Now a major motion picture directed by Stephen Frears (The Queen, High Fidelity) and starring Judi Dench (Skyfall, Notes on a Scandal) and Steve Coogan (The Trip, Hamlet 2): the heartbreaking true story of an Irishwoman and the secret she kept for 50 years. When she became pregnant as a teenager in Ireland in 1952, Philomena Lee was sent to a convent to be looked after as a "fallen woman". Then the nuns took her baby from her and sold him, like thousands of others, to America for adoption. Fifty years later, Philomena decided to find him. Meanwhile, on the other side of the Atlantic, Philomena's son was trying to find her. Renamed Michael Hess, he had become a leading lawyer in the first Bush administration, and he struggled to hide secrets that would jeopardize his career in the Republican Party and endanger his quest to find his mother. A gripping exposé told with novelistic intrigue, Philomena pulls back the curtain on the role of the Catholic Church in forced adoptions and on the love between a mother and son who endured a lifelong separation.
“A searingly poignant account of forced adoption and its consequences.” (Kirkus Reviews, starred review) “Heartbreaking . . . a story that needed to be told.” (The Independent) “Emotionally compelling.” (Library Journal)
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As most of you probably know (due to publicity about the recent film based on Sixsmith's book), this is the true story of a young Irish woman sent a to convent to give birth, and of the son who was taken away from her at the age of three--sold, in effect, to an American couple. Fifty years later, Philomena reveals her secret to her family and launches a search for the long-lost son that she has always felt has been looking for her.
In a New York Times interview about the film, Steve Coogan, who plays Sixsmith, says, "“We didn’t want to become overly involved in the life of Anthony Lee or Michael Hess. What appealed to me was the search for the son and the tragedy of not being able to see him grow up. That’s how Philomena experienced it; it was just out of reach, just beyond her.” This explains the main difference between the movie and the book, which focuses predominantly not on Philomena's search but on the successful but sad life of her son.
Anthony Lee was just three when he was adopted, as an afterthought, by the sister of an American bishop and her husband. The family, who had three boys of their own, had always wanted a daughter, but medical problems prevented them from trying again for one of their own. When she met Mary at Sean Ross Abbey, Marge was struck by the affectionate, dark-haired little boy who hovered over her like a protective brother. And so the two were adopted together. Like all of the young mothers at the abbey, Philomena Lee was forced to sign papers giving up all rights to her son and agreeing never to attempt to find or contact him.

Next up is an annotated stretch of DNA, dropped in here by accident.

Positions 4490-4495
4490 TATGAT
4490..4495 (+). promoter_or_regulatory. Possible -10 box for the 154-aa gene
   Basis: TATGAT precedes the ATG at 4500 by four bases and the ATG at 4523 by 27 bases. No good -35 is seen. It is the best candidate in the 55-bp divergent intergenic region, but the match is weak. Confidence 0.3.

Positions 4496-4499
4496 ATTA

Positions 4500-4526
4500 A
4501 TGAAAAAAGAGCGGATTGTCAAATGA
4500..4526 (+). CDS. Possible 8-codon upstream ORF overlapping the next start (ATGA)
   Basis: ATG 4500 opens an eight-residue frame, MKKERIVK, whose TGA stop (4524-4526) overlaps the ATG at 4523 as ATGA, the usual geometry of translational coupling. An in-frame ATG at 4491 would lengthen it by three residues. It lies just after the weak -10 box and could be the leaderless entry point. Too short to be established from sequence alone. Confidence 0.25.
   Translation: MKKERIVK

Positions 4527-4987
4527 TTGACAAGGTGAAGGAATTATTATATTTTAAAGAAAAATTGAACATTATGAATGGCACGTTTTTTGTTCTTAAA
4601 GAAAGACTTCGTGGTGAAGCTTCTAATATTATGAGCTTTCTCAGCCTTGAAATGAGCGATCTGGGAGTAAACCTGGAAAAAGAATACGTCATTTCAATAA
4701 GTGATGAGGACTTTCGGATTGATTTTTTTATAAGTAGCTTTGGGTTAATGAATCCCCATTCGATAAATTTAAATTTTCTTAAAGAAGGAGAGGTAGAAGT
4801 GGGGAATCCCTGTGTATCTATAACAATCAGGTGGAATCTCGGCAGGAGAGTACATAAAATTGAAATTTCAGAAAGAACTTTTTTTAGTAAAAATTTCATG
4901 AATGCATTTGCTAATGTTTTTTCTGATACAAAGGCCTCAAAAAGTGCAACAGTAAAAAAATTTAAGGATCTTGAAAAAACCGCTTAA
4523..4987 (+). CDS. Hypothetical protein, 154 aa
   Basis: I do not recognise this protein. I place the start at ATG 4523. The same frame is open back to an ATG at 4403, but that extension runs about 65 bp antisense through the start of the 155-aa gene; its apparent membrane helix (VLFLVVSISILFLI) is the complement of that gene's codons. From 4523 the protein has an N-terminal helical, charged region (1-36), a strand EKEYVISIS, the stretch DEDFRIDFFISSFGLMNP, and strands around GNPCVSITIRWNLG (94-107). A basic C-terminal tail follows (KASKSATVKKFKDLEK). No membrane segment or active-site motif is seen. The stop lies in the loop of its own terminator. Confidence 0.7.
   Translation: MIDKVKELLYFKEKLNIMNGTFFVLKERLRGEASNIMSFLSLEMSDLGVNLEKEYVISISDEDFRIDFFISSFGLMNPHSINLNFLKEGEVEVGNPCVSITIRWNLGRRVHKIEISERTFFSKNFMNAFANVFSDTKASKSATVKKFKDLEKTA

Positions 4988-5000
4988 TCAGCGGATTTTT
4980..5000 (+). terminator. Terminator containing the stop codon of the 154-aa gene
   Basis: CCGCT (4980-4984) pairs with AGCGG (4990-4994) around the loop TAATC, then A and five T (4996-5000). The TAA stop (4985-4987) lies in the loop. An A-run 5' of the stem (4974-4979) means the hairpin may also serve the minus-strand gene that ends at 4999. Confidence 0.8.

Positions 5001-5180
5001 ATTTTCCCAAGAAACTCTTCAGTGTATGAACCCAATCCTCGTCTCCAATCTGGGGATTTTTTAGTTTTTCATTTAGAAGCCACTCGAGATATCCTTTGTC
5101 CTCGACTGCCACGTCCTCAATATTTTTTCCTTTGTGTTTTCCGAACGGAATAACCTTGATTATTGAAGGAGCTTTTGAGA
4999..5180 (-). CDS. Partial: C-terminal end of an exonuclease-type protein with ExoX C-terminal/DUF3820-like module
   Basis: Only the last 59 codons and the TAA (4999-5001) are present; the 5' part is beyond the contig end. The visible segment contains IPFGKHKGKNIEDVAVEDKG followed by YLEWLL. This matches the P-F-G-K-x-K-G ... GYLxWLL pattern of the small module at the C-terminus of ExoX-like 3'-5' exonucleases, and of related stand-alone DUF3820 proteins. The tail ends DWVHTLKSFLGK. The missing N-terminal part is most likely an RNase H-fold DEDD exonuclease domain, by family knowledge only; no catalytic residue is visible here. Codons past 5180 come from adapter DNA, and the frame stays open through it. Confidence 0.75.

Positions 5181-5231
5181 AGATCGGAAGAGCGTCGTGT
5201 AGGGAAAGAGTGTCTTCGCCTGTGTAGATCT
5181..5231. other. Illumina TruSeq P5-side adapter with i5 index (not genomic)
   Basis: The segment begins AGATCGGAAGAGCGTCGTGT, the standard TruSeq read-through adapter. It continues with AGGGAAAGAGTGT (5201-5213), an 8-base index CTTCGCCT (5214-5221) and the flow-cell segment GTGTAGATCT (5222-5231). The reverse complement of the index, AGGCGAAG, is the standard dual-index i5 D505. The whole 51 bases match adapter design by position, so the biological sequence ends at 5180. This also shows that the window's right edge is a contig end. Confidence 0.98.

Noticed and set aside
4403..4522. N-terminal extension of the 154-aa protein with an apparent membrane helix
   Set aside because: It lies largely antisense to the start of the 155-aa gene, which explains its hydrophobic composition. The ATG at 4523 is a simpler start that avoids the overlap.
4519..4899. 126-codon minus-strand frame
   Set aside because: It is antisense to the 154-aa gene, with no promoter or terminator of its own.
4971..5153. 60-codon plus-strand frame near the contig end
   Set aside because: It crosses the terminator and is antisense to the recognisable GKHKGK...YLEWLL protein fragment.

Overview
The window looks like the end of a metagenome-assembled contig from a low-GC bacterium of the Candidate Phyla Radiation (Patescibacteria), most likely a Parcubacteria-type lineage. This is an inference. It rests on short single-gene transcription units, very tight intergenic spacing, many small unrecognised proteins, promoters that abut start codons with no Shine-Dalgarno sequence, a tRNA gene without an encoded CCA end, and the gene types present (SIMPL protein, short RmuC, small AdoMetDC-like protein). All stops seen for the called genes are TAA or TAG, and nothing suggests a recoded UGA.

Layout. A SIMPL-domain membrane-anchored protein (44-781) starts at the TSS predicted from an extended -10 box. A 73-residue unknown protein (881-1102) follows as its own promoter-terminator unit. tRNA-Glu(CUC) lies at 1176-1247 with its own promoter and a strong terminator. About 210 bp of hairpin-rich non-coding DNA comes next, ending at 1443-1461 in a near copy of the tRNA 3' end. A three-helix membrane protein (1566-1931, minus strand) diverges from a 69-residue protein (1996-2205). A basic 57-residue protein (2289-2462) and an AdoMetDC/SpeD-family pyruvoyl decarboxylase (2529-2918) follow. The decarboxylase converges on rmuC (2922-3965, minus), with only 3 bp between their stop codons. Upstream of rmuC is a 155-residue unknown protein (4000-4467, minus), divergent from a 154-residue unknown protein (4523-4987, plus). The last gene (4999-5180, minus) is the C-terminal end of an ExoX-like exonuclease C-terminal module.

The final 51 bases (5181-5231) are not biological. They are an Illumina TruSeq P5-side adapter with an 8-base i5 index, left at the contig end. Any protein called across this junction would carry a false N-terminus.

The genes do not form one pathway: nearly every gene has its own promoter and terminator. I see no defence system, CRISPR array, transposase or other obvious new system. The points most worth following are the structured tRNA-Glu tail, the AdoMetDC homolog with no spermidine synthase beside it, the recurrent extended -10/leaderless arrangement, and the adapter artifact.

It is the story of Anthony, renamed Michael Anthony Hess, that fills most of Sixsmith's pages: growing up in a strict Catholic family in the Midwest, trying to please an adoptive father who hadn't been too keen on his adoption in the first place and becoming an over-achiever as a result, struggling with his sexual identity, rising to a major post in the Reagan administration, and, always, being haunted by the memories of Ireland and the feeling that the mother he left behind was looking for him. Realizing the effect this loss has had on his life, especially on his ability to feel close to other people, Mike makes several visits to Sean Ross Abbey in hopes of learning more about his origins, but, following investigations into wrongdoing by the Irish government, the books are closed (or lost, transferred, or burned) forever.
The final chapters return to Philomena's encounter with Sixsmith and their efforts to locate Anthony, a journey that comes to a bittersweet end.
I have to agree with a reviewer who questioned the account of Michael Hess's emotions. Although Sixsmith did interview people who had known him well (including his sister Mary, former coworkers and lovers, and several friends), all of these people admit that Mike was a very private man who compartmentalized his life and rarely revealed anything personal to anyone. So while Sixsmith does a fine job of imagining what Mike may have been thinking or feeling, it came as rather a shock in the end to realize that the man himself had not been consulted in the writing of this book. (Yes, I do know why, but I'm trying to leave spoilers out of my review.) It also made me suspect that Sixsmith was promoting an agenda beyond telling Philomena's story and advocating for more open adoption laws.
But all this is in retrospect. Despite these concerns, Philomena is a moving and engaging story. Four stars here. I'm eager to see the movie version; although the emphasis shifts from Mike to his mother, that's to be expected when Judi Dench has been cast in the title role.
Ok, that sounds harsh and I don’t mean to disrespect anyone… but I could not help thinking that as I read, no matter how interesting it may have been.
I read the book for the predictable reason: because I want to read it before seeing the movie – but based on what I’ve heard of the movie that was pointless because the movie’s about Philomena and the book’s about her long lost child.
If there was no movie-motive attached, I think after finishing the book I would have felt like: “what was the point”.